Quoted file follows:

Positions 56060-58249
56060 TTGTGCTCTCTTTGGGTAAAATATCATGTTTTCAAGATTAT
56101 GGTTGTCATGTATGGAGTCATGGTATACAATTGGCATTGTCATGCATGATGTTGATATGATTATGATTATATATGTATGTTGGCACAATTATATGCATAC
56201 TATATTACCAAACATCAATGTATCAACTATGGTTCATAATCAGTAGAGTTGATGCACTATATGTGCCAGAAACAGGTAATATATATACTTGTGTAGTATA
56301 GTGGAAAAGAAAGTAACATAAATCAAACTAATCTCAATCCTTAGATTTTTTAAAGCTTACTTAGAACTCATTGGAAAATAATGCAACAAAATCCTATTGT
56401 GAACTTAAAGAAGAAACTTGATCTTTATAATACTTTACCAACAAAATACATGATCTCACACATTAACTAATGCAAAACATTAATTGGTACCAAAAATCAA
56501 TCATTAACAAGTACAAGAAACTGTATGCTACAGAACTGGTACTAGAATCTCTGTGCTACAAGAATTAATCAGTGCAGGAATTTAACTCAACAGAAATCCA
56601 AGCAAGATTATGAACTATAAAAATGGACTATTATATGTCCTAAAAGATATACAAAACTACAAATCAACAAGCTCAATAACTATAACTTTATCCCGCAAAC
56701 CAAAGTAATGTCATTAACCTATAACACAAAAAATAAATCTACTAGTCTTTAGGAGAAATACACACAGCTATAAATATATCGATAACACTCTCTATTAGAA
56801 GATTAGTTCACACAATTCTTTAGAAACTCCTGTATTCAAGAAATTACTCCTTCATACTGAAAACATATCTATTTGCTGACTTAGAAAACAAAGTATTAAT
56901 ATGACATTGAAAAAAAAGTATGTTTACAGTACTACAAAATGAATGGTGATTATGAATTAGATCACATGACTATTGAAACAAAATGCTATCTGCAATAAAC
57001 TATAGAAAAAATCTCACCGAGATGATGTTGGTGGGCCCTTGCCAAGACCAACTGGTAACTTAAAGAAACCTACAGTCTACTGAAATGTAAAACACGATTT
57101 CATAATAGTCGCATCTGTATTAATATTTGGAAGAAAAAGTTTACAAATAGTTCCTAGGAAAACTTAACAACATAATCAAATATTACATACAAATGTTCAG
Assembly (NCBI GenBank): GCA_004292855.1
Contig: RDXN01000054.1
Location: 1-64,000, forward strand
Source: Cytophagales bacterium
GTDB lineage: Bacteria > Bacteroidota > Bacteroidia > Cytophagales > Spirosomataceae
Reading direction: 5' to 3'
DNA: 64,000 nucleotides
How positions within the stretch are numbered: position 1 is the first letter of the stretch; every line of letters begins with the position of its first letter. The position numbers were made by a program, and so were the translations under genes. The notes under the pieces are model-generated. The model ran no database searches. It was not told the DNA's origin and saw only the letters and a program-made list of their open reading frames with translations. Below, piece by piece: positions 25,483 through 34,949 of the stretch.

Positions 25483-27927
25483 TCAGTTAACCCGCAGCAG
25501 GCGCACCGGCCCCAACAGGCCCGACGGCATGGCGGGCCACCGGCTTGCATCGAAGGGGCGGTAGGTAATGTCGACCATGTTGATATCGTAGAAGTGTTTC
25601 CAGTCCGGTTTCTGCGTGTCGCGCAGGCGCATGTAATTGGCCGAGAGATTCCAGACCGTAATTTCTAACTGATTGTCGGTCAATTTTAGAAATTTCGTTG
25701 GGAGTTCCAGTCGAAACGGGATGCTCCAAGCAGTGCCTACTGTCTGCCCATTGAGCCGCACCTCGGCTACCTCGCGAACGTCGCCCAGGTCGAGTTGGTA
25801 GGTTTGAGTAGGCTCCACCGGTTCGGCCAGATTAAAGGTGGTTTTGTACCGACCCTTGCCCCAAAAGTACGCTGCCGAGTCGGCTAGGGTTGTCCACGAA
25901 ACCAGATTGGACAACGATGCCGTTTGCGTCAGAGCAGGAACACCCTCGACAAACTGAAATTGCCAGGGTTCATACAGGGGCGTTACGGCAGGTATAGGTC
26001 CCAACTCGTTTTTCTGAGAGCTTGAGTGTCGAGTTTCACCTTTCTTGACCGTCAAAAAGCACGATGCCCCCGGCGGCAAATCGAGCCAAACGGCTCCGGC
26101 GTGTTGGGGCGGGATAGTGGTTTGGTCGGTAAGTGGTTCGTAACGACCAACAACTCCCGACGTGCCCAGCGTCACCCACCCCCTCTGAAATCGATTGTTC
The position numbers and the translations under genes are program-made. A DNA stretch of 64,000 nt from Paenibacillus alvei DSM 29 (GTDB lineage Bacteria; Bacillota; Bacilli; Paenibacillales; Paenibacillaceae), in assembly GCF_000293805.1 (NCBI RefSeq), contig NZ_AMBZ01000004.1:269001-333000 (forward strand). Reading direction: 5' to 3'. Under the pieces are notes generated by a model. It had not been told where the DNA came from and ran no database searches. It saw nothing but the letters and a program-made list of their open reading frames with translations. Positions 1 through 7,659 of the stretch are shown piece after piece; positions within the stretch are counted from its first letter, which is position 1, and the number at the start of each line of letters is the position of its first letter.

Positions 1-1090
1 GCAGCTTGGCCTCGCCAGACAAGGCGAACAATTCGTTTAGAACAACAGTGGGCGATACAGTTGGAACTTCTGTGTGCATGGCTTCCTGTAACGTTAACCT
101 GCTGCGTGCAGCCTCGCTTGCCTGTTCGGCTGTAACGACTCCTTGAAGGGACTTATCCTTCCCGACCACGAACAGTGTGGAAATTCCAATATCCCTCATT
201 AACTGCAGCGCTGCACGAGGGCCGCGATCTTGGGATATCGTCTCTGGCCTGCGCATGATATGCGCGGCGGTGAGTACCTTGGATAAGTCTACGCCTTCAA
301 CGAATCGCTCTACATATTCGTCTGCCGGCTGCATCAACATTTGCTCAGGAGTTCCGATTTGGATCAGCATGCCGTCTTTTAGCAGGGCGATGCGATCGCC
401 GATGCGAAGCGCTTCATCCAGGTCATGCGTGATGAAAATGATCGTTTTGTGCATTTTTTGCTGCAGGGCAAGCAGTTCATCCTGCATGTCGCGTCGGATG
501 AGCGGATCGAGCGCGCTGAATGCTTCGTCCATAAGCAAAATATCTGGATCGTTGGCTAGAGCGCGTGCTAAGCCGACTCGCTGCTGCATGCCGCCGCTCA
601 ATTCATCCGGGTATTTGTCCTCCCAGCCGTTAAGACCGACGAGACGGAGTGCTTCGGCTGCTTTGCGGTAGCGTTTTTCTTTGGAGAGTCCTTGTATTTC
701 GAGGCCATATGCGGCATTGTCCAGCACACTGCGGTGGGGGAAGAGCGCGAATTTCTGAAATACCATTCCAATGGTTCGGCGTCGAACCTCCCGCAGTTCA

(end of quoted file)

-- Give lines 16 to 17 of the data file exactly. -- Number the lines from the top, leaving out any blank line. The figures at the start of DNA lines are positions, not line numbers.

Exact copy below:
Location: 1-64,000, forward strand
Source: Cytophagales bacterium